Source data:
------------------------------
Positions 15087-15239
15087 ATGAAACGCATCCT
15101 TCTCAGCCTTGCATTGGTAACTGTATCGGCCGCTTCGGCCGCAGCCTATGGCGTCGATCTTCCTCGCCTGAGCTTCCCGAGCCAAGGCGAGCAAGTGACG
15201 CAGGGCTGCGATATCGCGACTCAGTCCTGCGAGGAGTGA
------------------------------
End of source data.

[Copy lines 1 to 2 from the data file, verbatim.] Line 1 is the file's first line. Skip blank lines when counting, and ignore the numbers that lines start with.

Positions 15087-15239
15087 ATGAAACGCATCCT